Boston archaeologist, Joe Bagley, revealed early conclusions from his ongoing dig at Washington Garden, adjacent to Old North Church. The event was co-sponsored by Old North Church Foundation and the North End Historical Society on May 17, 2017.
Washington Garden, soon to be renamed Longfellow Garden after renovations, was once home to three buildings, 1-3 Unity Court built in 1830. The properties housed dozens of English, Irish, Jewish, and Italian immigrants between their construction and their demolition in the 1930s. Archaeologists from the City of Boston Archaeology Program have been working for about a year at Washington Garden to excavate the back yard of three brick tenement buildings that once stood in the garden.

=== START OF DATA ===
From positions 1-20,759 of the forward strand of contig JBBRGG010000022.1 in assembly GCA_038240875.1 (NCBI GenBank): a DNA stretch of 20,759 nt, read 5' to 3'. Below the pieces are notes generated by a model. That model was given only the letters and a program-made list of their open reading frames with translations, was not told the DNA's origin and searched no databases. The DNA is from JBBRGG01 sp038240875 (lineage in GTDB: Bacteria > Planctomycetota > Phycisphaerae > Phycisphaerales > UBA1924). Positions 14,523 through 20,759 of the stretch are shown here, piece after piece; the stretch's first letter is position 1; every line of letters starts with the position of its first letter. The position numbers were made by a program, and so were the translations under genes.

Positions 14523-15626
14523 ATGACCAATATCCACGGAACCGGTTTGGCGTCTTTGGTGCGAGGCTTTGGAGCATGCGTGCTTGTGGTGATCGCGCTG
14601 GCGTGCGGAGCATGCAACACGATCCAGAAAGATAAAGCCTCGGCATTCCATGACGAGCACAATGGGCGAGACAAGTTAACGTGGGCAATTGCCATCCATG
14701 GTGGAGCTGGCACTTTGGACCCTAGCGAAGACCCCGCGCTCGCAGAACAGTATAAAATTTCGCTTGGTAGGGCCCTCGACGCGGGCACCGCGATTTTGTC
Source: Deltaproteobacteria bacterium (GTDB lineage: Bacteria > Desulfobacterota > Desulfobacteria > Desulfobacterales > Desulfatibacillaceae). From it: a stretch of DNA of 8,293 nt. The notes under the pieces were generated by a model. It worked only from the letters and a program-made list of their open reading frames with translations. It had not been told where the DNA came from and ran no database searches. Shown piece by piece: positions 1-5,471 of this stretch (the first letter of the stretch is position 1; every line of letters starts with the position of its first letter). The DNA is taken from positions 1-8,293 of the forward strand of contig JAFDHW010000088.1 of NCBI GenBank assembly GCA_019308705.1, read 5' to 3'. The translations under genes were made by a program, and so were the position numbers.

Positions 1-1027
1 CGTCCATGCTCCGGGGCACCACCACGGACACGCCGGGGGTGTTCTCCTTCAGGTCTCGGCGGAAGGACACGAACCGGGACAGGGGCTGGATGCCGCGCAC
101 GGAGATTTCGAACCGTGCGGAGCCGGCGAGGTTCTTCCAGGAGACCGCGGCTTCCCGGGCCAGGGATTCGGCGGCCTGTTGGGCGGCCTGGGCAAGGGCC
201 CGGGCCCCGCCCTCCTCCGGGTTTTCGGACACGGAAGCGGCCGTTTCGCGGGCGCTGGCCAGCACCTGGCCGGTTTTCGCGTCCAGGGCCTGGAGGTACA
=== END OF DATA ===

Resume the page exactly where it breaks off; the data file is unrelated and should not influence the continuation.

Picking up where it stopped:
Three privies (outhouses) and several other structures were rediscovered in the Garden, revealing tens of thousands of artifacts from the people who once lived there. Bagley explained what this material tells us about the lives of North Enders in the 19th century. He is literally putting the pieces together to formulate the story of these immigrant voices.
Following the talk, Joe Bagley and Jim Pasto of NEHS participated in a community conversation focused on what role immigrants have played in Boston’s history, particularly the North End.
View the full presentation by City Archaeologist Joe Bagley in the above video, with an introduction by Old North Church Foundation Chair, Stephen T. Ayres.